This story ran in a previous edition.
For older millennials, Gen X or baby boomers, one association with the Ford Bronco brand might be that legendary slow-speed chase in 1994 featuring O.J. Simpson and a white 1993 Bronco.
That Bronco, driven by Simpson’s friend Al Cowlings, traveled on Los Angeles freeways with several police cars and over 20 helicopters in pursuit. Simpson was being chased after he failed to turn himself in for questioning about the murder of his wife, Nicole Brown, and her friend, Ronald Goldman.
Almost 100 million people worldwide watched the two-hour chase on TV, while media outlets offered minute-by-minute live coverage.
Ford paused the then-30-year-old brand after the 1996 model year. The discontinuation had nothing to do with O.J., but instead was due to a decline in demand for large two-door SUVs. Ford turned its attention to the four-door Ford Expedition, followed by the larger Ford Excursion.
Fast-forward to 2021, when a sixth generation of the model line was introduced as a mid-size two-door SUV for the first time. It is also is offered as a full-size four-door SUV. Styling recalls many elements from the 1966–1977 series.
Public anticipation of the vehicle’s return was great, and the vehicle is now offered in a multitude of trim levels including the Wildtrak, which I had the opportunity to test drive last week. The off-road-oriented Bronco is available as either a two-door or a four-door model; I had the four-door.
Unfortunately I didn’t have the opportunity to do any serious off-roading while test driving the vehicle (unless you count the many potholed roads of Detroit). But even on paved roads, the vehicle gives the feeling of going off-road, for better or worse. The noise, vibration and harshness (NVH) are considerable. While that’s normally not a good thing, it’s what you are signing up for with this badass machine.
I was planning to take the roof panels out, but my mechanic did it for me. I had stopped to see him about another matter and he came out to admire the Bronco. He snapped them out in seconds without reviewing any instructions for doing so, it was pretty intuitive. It was a beautiful day and I enjoyed driving home in the open air. It definitely gives the same smile-inducing feelings of a convertible.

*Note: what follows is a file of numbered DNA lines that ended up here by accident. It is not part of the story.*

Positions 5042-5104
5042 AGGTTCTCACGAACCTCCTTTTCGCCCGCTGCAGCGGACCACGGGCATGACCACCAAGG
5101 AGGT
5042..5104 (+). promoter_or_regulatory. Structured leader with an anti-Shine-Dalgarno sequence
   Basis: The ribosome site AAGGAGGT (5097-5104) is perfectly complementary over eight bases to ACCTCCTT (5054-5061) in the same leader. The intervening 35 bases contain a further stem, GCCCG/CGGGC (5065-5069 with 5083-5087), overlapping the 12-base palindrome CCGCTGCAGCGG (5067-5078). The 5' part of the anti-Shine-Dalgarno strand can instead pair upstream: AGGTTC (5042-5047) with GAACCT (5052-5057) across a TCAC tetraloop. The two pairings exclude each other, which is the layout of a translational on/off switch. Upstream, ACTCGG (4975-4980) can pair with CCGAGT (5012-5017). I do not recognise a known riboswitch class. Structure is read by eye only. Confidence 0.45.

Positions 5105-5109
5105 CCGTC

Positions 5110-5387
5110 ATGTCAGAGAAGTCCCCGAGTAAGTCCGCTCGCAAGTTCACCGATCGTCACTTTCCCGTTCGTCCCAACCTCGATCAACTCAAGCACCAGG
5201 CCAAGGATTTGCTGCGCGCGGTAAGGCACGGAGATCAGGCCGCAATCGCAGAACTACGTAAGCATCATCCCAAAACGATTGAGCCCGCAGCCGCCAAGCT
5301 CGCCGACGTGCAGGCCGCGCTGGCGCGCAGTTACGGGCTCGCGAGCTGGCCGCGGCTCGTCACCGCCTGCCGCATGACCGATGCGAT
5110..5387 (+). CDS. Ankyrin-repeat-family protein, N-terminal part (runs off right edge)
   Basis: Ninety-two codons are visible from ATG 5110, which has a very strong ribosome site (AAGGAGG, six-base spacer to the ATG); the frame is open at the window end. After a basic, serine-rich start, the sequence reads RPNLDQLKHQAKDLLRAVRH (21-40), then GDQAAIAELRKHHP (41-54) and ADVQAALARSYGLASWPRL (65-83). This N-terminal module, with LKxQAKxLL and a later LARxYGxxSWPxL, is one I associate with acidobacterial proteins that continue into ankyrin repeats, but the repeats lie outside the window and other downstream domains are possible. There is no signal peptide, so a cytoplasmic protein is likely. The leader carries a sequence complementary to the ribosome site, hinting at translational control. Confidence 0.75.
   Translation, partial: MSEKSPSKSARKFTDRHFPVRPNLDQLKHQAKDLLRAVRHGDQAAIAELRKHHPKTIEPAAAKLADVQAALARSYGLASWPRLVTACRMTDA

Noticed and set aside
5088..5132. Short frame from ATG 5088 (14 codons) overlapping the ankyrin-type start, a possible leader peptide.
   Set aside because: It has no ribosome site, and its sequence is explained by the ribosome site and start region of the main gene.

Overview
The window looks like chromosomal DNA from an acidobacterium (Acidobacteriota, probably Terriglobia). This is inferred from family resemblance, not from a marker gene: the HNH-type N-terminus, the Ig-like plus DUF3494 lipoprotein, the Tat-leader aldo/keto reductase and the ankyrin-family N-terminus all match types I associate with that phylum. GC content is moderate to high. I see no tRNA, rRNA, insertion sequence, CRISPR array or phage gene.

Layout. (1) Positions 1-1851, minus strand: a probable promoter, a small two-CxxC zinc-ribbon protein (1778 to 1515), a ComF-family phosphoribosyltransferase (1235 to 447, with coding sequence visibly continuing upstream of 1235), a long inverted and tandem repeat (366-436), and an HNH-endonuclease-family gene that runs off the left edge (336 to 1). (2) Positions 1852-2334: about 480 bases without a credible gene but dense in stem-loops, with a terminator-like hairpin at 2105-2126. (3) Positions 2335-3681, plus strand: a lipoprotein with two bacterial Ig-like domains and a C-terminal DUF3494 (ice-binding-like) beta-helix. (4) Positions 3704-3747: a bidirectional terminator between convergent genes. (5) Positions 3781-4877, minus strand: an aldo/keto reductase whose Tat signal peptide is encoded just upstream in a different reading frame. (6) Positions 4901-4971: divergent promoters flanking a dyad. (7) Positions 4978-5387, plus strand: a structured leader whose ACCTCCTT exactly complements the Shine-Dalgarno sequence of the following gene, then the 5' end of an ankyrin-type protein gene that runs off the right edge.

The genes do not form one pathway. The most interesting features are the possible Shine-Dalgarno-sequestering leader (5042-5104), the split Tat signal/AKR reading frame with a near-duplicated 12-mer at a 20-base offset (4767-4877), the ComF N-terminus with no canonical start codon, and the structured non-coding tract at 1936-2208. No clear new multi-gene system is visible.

Putting the two roof panels back on once I got home took me a few minutes. They were kind of heavy and I struggled a bit with the first one. It took seven minutes to finally get it snapped back in correctly. Again, I did this without reviewing any instructions -- because what fun would that be? The second one went back on much more quickly, taking only a minute.
I know I’ll get bashed for saying this, but I might be more of a power sunroof type of vehicle owner. Despite a sound-deadening headliner, I never did get used to the Wildtrak’s interior noise, I kept checking to make sure the windows were all the way up. Fortunately, the vehicle has an amazing stereo system with 10 speakers, so my solution was just to play music a bit louder than I normally would. I really appreciated the wireless Apple CarPlay.
This vehicle is a head-turner. If you don’t want attention, it’s not the one for you. I think I probably sold at least a few of them to strangers in parking lots who asked me questions and asked to check out the interior.
The backseat is huge, and the attention to detail on the seat gives a luxurious feel. The startup welcome screen animation video is noteworthy -- it shows boulders that morph into a Bronco.
The Wildtrak trim level starts at $58,025, but the vehicle I test drove had extra items, so its MSRP was $64,830. The mileage is about what you would expect in a vehicle this size: 19 mpg city and 21 mpg highway.
If this isn’t the right Bronco for you, there are many other options from the base Bronco starting at $34,890 up to the Bronco Raptor, starting at $86,080. In between are the Big Bend, Black Diamond, Outer Banks, Badlands, Heritage and Heritage Limited.
Ford definitely knows how to capitalize on a brand’s popularity.